The NEIL payload will be integrated into the Lunar GNSS Receiver Experiment (LuGRE), an ASI/NASA cooperation framework to develop activities in lunar and cislunar environments.
NEIL will be integrated on the NASA’s Blue Ghost lunar lander in 2022. In addition to the NEIL payload, nine other experiments will land on the Moon. The mission is expected to be launched via a SpaceX Falcon 9, and the lander with aim for the Mare Crisium basin.
Image: NASA/Resse Patillo
The project, dubbed NEIL (Navigation Early Investigation on Lunar surface), is at the center of an agreement between ASI and NASA, linked to the CLPS 19-D mission (NASA’s Commercial Lunar Payload Service, Task Order 19).
For the first time in history, GNSS positioning will be tested at almost 400,000 kilometers from Earth. The previous limit was a distance of 200,000 kilometers, tested in the Magnetospheric Multiscale (MMS) project.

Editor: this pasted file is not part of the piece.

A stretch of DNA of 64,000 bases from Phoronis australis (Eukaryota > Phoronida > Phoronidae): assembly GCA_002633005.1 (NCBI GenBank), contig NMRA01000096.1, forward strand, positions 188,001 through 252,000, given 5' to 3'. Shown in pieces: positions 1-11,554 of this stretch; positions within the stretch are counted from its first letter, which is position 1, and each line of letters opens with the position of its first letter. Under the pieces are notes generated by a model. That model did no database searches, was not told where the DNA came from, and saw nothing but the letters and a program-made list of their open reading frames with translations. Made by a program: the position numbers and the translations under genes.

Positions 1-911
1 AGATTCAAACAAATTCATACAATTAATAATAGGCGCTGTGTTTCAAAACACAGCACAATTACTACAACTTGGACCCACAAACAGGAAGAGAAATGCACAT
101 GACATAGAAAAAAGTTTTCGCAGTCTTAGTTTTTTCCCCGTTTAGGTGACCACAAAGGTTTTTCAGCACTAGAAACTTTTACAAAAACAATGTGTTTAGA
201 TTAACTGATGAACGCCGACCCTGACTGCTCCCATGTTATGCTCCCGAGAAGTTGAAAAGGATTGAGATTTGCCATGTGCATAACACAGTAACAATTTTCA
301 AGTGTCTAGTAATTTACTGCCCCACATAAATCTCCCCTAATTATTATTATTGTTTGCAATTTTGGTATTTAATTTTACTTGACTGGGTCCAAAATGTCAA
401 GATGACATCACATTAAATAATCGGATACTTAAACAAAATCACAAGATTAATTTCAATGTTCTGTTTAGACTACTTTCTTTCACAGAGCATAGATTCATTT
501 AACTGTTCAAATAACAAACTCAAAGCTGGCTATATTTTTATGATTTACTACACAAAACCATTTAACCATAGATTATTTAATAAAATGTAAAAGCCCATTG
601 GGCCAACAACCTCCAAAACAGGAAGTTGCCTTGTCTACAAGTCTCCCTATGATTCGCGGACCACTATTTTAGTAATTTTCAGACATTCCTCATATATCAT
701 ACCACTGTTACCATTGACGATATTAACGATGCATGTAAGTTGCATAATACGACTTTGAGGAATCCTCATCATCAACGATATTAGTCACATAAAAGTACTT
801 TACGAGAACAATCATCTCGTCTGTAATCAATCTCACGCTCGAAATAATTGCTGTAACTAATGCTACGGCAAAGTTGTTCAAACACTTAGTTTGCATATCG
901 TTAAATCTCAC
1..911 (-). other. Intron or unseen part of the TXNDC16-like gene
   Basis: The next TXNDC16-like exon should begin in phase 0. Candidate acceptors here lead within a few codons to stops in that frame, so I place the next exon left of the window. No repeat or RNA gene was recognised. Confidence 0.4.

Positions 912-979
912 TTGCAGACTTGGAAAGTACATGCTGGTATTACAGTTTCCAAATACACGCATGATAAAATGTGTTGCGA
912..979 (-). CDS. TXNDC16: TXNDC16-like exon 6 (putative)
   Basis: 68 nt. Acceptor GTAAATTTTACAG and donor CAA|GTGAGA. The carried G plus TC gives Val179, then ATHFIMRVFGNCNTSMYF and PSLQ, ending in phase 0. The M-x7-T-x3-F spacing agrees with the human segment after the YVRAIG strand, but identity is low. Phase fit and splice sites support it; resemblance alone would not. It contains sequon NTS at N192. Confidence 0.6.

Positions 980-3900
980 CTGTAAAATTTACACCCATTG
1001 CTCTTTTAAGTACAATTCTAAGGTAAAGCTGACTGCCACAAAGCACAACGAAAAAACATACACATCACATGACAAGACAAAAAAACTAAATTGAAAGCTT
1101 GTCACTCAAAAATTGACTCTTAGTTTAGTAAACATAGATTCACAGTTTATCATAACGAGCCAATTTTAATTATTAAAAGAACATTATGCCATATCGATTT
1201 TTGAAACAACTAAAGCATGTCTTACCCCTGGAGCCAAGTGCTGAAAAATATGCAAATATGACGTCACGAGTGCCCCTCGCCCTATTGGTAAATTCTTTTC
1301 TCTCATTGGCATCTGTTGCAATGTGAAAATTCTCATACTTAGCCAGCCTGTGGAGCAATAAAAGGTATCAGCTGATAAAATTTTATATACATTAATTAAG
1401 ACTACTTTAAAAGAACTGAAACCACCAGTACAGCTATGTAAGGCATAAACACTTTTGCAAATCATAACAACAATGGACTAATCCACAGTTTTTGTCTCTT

Under an ASI contract, Qascom will develop the dual-frequency GPS and Galileo receiver, as well as the entire radiofrequency chain (antenna, LNA, filters), all of which can withstand the extreme environmental conditions of the Moon.
The GPS and Galileo signals received from NEIL will be extremely weak due to the distance from Earth, and will be processed with specific algorithms allowing to calculate position and time, even if with reduced accuracy, both during the Moon transfer orbit and on its surface.
Image: NASA “This experiment is of strategic importance for Italy, since it will bring our technology to the Moon surface,” stated the Italian Space Agency. “It contributes to strengthening the competitiveness of the Italian space sector and consolidates the strong collaboration between the Italian Space Agency and NASA in the satellite navigation segment as well as in the future Moon and Mars missions.”
NEIL provides also an important technical and scientific contribution to study how GPS and Galileo could be used for positioning and timing in future Moon missions, including for example the deployment of lunar satellite constellations, lunar rovers, the lunar space station Gateway and the infrastructures that are going to be developed in the frame of Artemis programs. The raw measurement collected will be used by the research community to study the lunar and cislunar environment and evaluate the future use of GNSS to support permanent missions. Also see:
NASA explores upper limits of GNSS for Artemis mission